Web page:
A changing workforce

More than half of the entire aviation industry workforce is made up of those working in airports. That is around 11.3 million people, or just under 4% of the total travel and tourism industry.

A continuing labor shortage threatens to limit the ability of the industry to meet growing demand. The Covid-19 pandemic restrictions and a major decline in global travel created the shortage, and the travel industry workforce is still struggling to keep up. Going forward, the industry will need to work on recruitment and stay ahead of the curve in a competitive labor market.

Five megatrends for airports and the road ahead to 2050

Passenger experience

Going forward, passengers will expect the experience at airports to be customized, on-demand, contactless, and efficient. With the digitalization of airports come new opportunities for retail and increased commercial revenue. Travel apps will increasingly be a key part of passengers’ journeys.

While digitalization is key, physical spaces will also need to be developed to meet the demands of passengers. The next few decades will see a trend towards more diverse offerings at airports, including entertainment options.

Four airport types

Bringing these megatrends together, Oliver Wyman’s aviation experts suggest that to remain competitive and relevant, airports will have to get their strategic positioning right. The lays out four blueprints of airports, each of which has a different outlook and serves a different purpose:

The City Airport: This is an airport located in a convenient, central urban location, typically geared towards being easily accessible through the transportation system. A major priority for city airports is ease of use. Though they enjoy great connectivity due to their location, there is also the need to take into consideration factors like noise and pollution.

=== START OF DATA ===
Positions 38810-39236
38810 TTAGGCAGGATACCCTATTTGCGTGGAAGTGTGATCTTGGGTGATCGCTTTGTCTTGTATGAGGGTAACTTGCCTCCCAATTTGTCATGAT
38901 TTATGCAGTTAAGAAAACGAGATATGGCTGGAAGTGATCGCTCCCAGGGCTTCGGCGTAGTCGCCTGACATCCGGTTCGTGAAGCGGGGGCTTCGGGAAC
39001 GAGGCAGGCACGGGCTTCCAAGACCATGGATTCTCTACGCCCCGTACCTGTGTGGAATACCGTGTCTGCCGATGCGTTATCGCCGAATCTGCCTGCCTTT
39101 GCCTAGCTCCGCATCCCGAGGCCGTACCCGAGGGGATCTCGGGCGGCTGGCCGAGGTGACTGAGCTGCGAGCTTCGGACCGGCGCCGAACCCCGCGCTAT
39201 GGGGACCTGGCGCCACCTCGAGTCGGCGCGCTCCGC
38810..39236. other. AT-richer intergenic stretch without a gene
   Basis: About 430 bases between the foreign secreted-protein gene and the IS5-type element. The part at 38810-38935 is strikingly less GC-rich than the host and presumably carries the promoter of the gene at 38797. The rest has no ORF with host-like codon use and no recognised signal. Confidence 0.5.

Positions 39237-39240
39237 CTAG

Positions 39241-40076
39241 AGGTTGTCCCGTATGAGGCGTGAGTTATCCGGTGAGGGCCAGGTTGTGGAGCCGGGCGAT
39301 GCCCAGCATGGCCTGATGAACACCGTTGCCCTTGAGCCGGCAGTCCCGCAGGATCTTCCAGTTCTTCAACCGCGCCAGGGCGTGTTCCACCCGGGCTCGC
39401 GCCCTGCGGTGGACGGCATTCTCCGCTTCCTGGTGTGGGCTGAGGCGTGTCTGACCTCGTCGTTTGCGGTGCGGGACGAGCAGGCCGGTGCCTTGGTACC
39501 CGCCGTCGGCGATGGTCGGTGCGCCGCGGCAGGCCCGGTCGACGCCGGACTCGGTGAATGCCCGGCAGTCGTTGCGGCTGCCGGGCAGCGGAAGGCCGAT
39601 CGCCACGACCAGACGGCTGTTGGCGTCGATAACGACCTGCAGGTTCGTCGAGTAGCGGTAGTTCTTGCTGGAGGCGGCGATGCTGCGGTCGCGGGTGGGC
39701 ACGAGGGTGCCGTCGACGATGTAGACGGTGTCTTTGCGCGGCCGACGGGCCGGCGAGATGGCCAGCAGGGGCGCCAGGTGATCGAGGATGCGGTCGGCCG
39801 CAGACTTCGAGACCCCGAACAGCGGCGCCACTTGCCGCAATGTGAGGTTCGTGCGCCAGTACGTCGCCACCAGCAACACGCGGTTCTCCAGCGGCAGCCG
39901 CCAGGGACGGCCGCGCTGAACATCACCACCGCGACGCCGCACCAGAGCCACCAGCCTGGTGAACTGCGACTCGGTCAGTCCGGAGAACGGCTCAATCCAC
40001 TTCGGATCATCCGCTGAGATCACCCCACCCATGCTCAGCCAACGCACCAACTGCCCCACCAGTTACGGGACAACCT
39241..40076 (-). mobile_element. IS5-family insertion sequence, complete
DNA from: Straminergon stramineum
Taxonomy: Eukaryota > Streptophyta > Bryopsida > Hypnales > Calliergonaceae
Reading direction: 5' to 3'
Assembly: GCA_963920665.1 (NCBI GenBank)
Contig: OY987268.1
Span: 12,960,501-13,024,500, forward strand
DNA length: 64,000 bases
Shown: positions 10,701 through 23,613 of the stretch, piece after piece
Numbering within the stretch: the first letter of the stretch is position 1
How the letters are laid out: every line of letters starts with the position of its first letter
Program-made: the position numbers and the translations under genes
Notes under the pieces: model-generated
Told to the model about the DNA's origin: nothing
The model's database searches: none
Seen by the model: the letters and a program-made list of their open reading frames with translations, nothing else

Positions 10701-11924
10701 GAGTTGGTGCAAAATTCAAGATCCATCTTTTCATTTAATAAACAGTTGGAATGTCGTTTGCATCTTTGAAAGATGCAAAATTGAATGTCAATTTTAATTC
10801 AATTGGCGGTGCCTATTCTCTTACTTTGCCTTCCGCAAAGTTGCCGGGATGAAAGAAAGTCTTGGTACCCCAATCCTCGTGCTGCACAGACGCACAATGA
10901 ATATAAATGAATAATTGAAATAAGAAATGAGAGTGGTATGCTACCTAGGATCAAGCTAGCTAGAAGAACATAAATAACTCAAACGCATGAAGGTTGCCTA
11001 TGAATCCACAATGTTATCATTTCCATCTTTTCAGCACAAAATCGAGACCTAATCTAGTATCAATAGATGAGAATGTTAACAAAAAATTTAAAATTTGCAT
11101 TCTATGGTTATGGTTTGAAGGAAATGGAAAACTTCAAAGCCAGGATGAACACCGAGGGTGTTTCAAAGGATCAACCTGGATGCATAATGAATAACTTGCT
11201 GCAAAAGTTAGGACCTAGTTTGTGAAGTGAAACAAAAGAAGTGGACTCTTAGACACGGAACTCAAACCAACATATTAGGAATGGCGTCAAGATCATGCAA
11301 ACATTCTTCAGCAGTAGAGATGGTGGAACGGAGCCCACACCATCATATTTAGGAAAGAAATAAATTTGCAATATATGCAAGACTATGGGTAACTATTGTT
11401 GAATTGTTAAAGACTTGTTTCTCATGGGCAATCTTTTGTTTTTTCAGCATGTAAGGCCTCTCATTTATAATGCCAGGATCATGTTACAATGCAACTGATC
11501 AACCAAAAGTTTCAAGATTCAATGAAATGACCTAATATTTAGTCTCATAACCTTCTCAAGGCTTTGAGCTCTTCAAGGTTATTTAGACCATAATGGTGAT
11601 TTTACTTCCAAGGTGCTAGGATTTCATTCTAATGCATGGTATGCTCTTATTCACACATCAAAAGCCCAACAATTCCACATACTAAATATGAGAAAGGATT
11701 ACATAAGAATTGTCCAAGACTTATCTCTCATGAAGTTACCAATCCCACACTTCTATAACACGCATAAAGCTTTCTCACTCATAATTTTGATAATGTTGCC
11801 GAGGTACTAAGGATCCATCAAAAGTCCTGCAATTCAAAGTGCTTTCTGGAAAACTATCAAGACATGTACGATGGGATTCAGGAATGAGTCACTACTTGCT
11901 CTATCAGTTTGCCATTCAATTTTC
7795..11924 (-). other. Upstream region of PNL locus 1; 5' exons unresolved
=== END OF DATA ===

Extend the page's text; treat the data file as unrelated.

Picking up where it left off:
The Global Hub Connector: Serving as a stopover for a large percentage of passengers is the main purpose of these airports. A prime example is Dubai International, a strategically located midway point for many long-haul journeys between East and West. These airports will need to leverage technology and smart design to provide smooth and efficient processing in the decades to come as demand increases.

The Cargo Champion: This is an airport that plays a big role in regional cargo import and export. The growth of e-commerce will see these airports thrive – if they can keep up by adopting innovative technology and avoid the hit of labor shortages.

The Leisure Gateway: As tourist destination gateways, these airports mainly serve leisure travelers. These are airports near Caribbean destinations or smaller airports in Southern Europe, for example. Here, passenger experience is very important and offering a taste of local culture to guests can be a winning strategy. A challenge for these airports is the off-peak season, when they must contend with a sometimes dramatic decrease in visits.